Fitting was done by normalizing both the MDS and cue values to a number between 0 and
1, after which the summed least square error was obtained for each experimental condition.
Figure 5.40 to Figure 5.42 depict the results for this fitting. The formants-only type vowels
are fitted to the formant space, while the whole-spectrum type vowels are fitted to both the
formants and the spectral band space.
In Figure 5.40, results show that a fit between the five-dimensional MDS space and the
five spectral bands representation for the whole-spectrum vowels seems to be weaker than
a three-dimensional fit between the MDS space and the formant cue space for both the
formants-only and whole-spectrum vowels. Only for the female speaker in the quiet
condition does the least square error for the spectral bands come close to a formants fit. It
does however appear that the fit for the spectral bands improves as the SNR level
decreases. For both the speakers, the formant vowel space fit does not differ substantially
between the whole-spectrum and formants-only synthesized vowels. In the quiet condition
for both voices, the formants-only vowels show slightly better fits to the formants space
than the whole-spectrum vowels. In the -5 dB SNR condition however, a better fit of
formants is seen for the whole-spectrum vowels than the formants-only vowels. This is
also the case at -10 dB SNR for the female voice results.
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Formants-only synthesized vowels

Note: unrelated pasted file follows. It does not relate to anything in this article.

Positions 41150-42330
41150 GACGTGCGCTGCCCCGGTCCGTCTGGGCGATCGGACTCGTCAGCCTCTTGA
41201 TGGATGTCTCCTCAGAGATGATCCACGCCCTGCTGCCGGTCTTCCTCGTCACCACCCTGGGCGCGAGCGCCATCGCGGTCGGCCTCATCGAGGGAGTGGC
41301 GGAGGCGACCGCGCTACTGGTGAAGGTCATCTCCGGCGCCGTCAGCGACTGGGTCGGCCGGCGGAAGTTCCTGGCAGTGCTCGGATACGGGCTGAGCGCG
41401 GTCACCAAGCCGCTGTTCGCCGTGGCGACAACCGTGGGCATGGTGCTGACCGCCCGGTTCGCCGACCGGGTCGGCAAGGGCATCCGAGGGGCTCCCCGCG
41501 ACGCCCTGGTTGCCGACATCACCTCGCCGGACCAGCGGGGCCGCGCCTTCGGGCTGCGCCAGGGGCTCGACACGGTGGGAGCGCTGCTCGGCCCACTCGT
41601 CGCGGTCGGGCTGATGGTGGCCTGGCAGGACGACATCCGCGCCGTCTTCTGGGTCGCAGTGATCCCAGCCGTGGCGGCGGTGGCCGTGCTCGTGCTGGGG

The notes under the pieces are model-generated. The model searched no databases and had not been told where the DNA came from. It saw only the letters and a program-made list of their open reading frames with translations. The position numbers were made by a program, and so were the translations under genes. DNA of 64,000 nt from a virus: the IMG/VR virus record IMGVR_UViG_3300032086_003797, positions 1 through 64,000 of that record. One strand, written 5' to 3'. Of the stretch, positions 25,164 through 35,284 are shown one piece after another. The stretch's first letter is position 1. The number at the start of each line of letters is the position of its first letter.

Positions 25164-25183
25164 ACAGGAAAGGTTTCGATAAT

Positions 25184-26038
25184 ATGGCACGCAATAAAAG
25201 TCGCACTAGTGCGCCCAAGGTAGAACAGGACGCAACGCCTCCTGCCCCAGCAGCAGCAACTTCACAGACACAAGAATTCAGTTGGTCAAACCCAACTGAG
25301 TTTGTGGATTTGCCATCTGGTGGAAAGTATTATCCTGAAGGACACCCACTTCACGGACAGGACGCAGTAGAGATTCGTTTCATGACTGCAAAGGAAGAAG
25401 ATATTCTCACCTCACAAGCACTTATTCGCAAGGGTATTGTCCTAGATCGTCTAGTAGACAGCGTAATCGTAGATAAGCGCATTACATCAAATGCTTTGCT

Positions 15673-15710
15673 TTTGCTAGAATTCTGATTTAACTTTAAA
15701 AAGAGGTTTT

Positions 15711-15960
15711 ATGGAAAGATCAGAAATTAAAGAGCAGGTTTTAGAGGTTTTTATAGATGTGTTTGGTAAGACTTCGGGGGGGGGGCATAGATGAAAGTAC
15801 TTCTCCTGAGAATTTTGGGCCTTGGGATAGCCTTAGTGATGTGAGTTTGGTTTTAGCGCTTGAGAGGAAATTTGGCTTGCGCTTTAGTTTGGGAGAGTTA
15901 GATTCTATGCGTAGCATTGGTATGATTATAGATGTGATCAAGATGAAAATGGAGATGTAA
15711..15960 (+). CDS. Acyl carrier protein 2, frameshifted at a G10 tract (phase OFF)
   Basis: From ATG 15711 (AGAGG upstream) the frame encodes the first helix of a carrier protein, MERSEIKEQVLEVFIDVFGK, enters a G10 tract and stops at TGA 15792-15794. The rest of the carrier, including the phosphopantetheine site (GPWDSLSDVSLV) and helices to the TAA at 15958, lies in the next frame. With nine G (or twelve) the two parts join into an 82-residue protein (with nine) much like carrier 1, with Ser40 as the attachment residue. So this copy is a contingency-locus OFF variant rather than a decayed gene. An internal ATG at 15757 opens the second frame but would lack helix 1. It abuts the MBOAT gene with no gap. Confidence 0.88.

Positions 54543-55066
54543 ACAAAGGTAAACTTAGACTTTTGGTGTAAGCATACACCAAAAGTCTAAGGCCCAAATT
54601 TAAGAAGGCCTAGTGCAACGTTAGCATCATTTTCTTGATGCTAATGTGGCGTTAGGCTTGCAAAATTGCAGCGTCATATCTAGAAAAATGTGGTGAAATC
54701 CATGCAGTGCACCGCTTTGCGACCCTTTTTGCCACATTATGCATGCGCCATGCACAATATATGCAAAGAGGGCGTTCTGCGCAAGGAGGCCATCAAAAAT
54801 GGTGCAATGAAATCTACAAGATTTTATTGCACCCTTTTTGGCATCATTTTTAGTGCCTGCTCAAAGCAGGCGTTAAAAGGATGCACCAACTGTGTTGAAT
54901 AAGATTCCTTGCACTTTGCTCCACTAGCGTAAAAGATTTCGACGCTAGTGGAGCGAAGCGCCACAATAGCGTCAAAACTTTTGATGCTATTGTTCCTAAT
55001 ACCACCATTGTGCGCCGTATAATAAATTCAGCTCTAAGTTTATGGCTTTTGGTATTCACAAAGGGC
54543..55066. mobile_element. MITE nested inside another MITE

represented in formant space
Whole-spectrum synthesized vowels
represented in spectral band space
Whole-spectrum synthesized vowels
represented in formant space
3
Male voice
Least square error
Least square error
3
2
1
0
-10dB -5dB
0 dB
Quiet
Female voice
2
1
0
-10dB -5dB
SNR
0 dB
Quiet
SNR
Figure 5.40. Fitting of MDS results and vowel cues for the complete spectrum vowels, male
voice (left) and female voice (right).
Figure 5.41 shows the least square error values for the F1-suppressed vowels. The overall
observation is that a spectral bands fit is much more similar to the formants fit of both the
formants-only and whole-spectrum vowels than was the case for the complete spectrum
vowels. Only for the male voice results do the spectral bands fit seem weaker than the
formants fit (0 dB SNR and quiet condition).
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Whole-spectrum synthesized vowels
represented in spectral band space
Formants-only synthesized vowels
represented in formant space
Whole-spectrum synthesized vowels
represented in formant space
3
Male voice
Least square error
Least square error
3
2
1
0
-10dB -5dB
0dB
Quiet
Female voice
2
1
0
-10dB -5dB
SNR
0dB
Quiet
SNR
Figure 5.41. Fitting of MDS results and vowel cues for the F1-suppressed vowels, male voice
(left) and female voice (right).
The least square errors in Figure 5.42 for the F2-suppressed vowels are similar to the
results for the complete spectrum vowels where the spectral bands fit is weaker than the
formants fit of the formants-only and whole-spectrum vowels for all experimental
conditions.